This world we live in

I’ve been a bit sick this week, so instead of actually doing anything I’ve been mostly curled up on my sofa reading the internet. A lot of what I’ve read makes me sad; some of it makes me horribly, guiltily grateful. And that makes me angry.

For example: this guy I’ve been reading for a while. He has a son with Down syndrome, and he writes a lot about how we could and should do better for disabled people in our societies. One of his older pieces, which is linked from the post above, talks about how a “cult of compliance” discriminates against and allows the abuse of children with disabilities, and in particular seems to be used against children who are not white.

Another post that turned my stomach was something that came to me through Facebook. I’ve never read this woman’s writing before. She tells a story about a college student in a dangerous situation, whom she and her friends tried to remove to a place of safety; but every authority they encountered was more interested in rebuking the girl for drinking than in keeping her safe. In fact, the only option they gave her was to go back to the place where she’d been about to be raped.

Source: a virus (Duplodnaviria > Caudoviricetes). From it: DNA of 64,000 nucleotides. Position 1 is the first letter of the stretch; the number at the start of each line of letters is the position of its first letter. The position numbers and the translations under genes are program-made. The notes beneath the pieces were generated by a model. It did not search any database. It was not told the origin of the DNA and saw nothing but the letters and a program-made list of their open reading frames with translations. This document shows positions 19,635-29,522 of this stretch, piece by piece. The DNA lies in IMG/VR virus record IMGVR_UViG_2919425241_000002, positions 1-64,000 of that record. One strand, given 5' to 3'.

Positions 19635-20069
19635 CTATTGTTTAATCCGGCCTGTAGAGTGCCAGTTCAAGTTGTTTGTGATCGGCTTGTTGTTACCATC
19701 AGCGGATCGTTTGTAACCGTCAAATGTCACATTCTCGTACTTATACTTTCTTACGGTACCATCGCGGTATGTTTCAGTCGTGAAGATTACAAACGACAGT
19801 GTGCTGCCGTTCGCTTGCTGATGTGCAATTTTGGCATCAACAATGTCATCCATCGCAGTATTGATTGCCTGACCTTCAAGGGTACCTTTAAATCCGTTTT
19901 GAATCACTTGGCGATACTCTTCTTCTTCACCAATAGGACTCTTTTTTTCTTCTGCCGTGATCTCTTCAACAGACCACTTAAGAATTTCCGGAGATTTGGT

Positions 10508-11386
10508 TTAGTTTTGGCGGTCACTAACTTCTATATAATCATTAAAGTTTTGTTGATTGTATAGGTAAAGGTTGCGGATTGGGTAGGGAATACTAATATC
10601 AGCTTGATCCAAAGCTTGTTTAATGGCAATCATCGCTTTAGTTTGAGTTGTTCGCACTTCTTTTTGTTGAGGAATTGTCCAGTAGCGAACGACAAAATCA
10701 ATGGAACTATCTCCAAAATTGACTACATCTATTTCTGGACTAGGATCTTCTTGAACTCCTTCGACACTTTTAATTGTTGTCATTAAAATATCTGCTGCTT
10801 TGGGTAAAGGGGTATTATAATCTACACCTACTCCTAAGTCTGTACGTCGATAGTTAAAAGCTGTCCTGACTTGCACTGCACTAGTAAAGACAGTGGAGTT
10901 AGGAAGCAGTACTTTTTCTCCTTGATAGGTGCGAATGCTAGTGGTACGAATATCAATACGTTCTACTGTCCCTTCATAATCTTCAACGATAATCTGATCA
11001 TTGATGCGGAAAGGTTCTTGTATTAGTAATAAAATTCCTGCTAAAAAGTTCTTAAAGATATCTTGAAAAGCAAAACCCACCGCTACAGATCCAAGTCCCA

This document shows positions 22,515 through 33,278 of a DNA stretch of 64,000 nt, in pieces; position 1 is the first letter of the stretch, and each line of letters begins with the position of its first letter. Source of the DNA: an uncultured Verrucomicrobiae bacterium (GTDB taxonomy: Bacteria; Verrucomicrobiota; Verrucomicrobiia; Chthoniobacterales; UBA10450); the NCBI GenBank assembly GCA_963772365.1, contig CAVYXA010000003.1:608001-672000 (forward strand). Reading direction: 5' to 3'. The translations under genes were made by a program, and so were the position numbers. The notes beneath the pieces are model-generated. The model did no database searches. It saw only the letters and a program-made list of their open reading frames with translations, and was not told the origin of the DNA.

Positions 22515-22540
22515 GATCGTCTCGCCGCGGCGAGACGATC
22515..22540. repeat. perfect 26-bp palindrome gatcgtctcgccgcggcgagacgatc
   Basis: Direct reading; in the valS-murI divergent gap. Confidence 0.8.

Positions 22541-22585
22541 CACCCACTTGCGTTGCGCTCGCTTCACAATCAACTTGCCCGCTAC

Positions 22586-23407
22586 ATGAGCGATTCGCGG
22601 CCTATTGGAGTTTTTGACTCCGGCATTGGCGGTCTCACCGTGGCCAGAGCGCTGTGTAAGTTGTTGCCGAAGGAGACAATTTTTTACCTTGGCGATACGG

So once again in my life, I find myself thankful. I am thankful that I was born white, in a Western country where to be any other colour, it seems, is to be presumed guilty until proven innocent. I am thankful I was not diagnosed autistic in childhood, despite the help and supports I might have accessed, for fear of the stigma and abuse (intentional or otherwise) that could well have come with them. I am thankful, God help me, that I am not pretty enough to be a desirable target for rape.

What sort of a world do we live in that any child (or adult, for that matter), particularly one made vulnerable by disability, should fear for their safety because of the colour of their skin? What sort of society hides its disabled children away and physically abuses them for being unable to comply with certain commands? Why is it OK that a pretty woman can’t just enjoy being pretty without fearing the consequences?

I should not be grateful that I have not encountered those things – not through any virtue of my own, but through an accident of birth. I am angry that others have, and do, and will continue every day to suffer through the accidents of theirs.

How can we live in this world?

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